Only as political subjects, says Touraine, will we be able to adjust our values to the values of others, our ideas of what is good to our judgment of what is possible and reasonable. Only as political subjects can we forge the necessary links between our separate ideas of the rightful and our common institutions for justice. “Democracy can be defined primarily as an institutional space that protects the effort of the individual or group to emerge and be recognised as a subject,” writes Touraine.17
The notion that rights can be formulated and guaranteed outside of politics or that rights can exist without corresponding duties is at any rate an illusion. As is the assumption that our “true” needs can be gauged on a scale of utilitarian value. Genuine conflicts of value may in fact be discovered behind most rational schemes for the satisfaction of allegedly “true” needs. What is a rational transport system? A rational healthcare system? A rational school? Rational childcare? In every area of society we will find that different views of the good lead to different views of the needs to be met. The enhanced role of privatisation and competition as means to resolve these kinds of conflicts (increasing the freedom of choice on an expanding market for public goods and services) presupposes that we all accept the market as the dominant rationale (if you’re unhappy with life, choose another). It is a rationality that diminishes the importance of political debate and compromise, and hence weakens our capacity for maintaining, renewing and adapting those public institutions and common rules that are at the core of any democratic society. Touraine writes: “Wherever conflicts exist over interests and values, a space must be organised for political debates and deliberations.”18 Where the rationality of the market place becomes dominant, the political space is evacuated and the conflicts of value become homeless.
Tourraine fears that such homelessness will rip the social fabric to pieces and lead to even deeper divisions than in the old class society. The conflict between the instrumental rationality of the market and the value-based identity of man is irreducible. It cannot be undone by rational reasoning or increased information, but must be either suppressed or negotiated. In a democracy, negotiation remains the only option. A democracy that is unable to negotiate conflicts of value cannot remain a democracy. The democracies of today can remain democracies only if they are able to negotiate pluralism and communality, conflict and justice, rationality and identity.
What must democracies do to meet this challenge?
5. A pluralist democracy
A still untested answer in most European countries is a constitution that links different political spaces at different levels in society within the framework of an over-arching political community. This way of organising democracy is called a federation. In a federation the spaces may vary, as well as the levels, as well as the links between them, as well as the nature of the over-arching community. Depending on the degree of independence between higher levels and lower we may distinguish between a federation and a confederation, but in both cases we are dealing with systems for the accommodation of diverse interests and values. In both systems lower levels cede power to higher levels by means of a treaty (L. , derived from L. “to trust”, means “treaty” or “union”). In a federation, self-rule at lower levels is combined with increasing degrees of common rule at higher ones. The constitutional core of any federal system is the separation of power between levels, i.e. a treaty defining who has the power to decide what on which level. The levels are linked but also clearly separated. The higher level cannot invade the lower level at will, nor can the lower level capriciously ignore decisions at the higher level.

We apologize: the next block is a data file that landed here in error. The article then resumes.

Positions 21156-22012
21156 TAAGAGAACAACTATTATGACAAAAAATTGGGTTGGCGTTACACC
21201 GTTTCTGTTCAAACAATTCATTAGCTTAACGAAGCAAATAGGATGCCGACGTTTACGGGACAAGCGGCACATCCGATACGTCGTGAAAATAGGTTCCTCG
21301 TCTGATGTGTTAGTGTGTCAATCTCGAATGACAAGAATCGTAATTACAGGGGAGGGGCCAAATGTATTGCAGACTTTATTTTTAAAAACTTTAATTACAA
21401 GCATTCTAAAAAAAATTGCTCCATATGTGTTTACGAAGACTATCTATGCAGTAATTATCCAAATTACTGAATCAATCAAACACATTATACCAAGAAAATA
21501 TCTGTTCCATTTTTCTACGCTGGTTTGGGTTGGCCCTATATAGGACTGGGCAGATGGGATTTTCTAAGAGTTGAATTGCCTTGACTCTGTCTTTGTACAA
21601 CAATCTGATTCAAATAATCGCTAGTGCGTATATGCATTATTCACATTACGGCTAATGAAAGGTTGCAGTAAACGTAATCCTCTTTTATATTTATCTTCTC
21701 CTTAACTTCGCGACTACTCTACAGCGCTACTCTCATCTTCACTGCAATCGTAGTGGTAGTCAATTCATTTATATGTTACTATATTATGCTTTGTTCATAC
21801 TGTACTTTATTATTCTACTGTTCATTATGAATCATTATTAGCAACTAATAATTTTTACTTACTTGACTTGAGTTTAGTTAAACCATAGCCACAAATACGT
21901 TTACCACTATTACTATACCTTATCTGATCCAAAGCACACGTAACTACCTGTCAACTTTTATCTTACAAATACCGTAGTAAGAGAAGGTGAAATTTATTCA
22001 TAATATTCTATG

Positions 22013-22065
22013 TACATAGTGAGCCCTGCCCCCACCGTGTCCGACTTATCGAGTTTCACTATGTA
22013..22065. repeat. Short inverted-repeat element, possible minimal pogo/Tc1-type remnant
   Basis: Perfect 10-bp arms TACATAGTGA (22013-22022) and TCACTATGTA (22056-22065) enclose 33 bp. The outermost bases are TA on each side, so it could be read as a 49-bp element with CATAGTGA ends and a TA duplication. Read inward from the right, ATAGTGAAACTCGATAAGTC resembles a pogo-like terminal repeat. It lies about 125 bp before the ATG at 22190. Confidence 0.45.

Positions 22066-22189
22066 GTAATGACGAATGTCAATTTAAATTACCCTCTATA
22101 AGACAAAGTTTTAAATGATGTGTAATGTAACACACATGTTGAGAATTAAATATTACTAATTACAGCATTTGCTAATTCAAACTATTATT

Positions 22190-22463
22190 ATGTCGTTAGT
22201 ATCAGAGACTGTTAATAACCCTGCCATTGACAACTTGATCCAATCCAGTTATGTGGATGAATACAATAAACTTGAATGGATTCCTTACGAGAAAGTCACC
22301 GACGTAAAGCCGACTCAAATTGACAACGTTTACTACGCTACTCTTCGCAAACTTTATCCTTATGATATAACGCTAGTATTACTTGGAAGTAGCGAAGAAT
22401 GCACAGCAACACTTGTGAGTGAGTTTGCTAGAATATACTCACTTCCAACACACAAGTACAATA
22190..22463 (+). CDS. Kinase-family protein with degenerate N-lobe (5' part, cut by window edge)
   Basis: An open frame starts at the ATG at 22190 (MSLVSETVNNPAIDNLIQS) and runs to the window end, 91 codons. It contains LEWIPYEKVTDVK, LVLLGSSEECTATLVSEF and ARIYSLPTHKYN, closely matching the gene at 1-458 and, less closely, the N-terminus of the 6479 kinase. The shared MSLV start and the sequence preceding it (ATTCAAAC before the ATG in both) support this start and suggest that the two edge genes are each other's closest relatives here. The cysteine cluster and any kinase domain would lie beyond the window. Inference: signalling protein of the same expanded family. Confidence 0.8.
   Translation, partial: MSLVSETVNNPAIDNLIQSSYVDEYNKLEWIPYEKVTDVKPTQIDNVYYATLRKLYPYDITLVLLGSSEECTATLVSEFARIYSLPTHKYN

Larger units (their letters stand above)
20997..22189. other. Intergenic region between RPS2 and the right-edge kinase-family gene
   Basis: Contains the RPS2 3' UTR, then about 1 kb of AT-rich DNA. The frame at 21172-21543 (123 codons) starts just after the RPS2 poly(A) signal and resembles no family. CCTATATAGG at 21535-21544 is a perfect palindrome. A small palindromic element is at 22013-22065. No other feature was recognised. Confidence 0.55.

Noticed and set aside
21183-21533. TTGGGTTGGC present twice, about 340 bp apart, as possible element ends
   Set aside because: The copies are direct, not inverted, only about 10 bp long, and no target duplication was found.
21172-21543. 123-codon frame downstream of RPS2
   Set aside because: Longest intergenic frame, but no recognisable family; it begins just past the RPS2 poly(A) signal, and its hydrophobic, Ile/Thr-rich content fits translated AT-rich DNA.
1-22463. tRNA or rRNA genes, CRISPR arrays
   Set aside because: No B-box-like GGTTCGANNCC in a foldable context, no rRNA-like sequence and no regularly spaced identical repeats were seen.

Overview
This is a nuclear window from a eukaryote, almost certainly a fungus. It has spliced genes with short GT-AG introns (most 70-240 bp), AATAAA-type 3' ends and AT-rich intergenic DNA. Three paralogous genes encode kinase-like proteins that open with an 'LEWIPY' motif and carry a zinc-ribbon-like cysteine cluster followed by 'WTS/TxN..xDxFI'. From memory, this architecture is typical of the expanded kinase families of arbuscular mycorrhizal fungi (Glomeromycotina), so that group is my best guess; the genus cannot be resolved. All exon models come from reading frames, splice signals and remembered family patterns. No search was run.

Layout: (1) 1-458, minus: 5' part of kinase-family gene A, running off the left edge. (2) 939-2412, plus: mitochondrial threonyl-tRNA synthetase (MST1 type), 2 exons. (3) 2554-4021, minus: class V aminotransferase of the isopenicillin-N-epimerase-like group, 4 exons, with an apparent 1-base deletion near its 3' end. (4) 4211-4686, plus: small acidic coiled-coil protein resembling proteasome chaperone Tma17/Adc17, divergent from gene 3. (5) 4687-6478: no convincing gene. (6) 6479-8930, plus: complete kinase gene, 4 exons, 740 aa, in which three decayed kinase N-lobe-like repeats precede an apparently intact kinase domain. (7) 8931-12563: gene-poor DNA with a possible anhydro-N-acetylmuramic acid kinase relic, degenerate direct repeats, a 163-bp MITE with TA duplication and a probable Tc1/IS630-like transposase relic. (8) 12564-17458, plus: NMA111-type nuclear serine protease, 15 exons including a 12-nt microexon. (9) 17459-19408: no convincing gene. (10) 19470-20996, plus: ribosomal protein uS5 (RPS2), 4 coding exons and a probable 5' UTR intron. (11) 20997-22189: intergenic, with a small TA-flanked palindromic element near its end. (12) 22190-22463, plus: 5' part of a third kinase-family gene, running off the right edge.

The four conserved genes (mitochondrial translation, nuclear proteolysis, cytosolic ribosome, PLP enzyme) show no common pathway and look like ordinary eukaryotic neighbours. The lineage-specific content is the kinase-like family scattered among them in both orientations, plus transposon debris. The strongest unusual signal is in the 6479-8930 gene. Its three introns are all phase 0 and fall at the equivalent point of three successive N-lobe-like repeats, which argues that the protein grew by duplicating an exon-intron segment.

Without elaborating on the origins and structures of different federations, it is obvious that each federation has its own unique history and its own unique structure. A European federation of the 21 century will be shaped by other forces and other circumstances than the North American federation at its inception in the late 18. The central task of a federation in Europe of today must be to accommodate democracy with pluralism, not only with the historically established plurality of nation states, but also with the growing plurality of cultures, values and identities within each nation state. Federalism is thus not only a potential solution to the democratic problems of the European Union, but to those of its member states as well. The unitary models of democracy, suited to more or less homogeneous nation states, will not do much longer.
The central feature of a federation is its ability within a shared political system, to combine levels of power where individuals and groups can act as value-driven subjects and decide for themselves, and levels of power where they will accept being the objects of ever-more distant decisions and conditions. There will be levels where it will matter who you are, what you think and what you do, and levels where it will matter less. Given that the levels are linked and their respective power explicitly sanctioned by treaty, the conditions will be in place, at least on paper, for a pre-existing diversity of values at lower levels to co-exist and interact with a narrowing range of values at higher levels.
In order for a federation to be democratic, all its levels must have constitutionally defined spaces for political debate and compromise. At all levels must be established procedures and institutions for the accommodation of conflicting views of right and wrong in ways that are compatible with the common political order.
It goes without saying that federations are neither easy to construct nor easy to govern, more so if they are to be created by democratic procedure. Apart from persuading established elites to rescind their inherited powers, there is the task of gaining popular acceptance for an order based on diversity and conflict. The logic of the warm circle is hard to break. Homogeneity is a more instinctive basis for community than diversity. To the success of the nation state contributed visions of uniformity and harmony, not visions of pluralism and discord.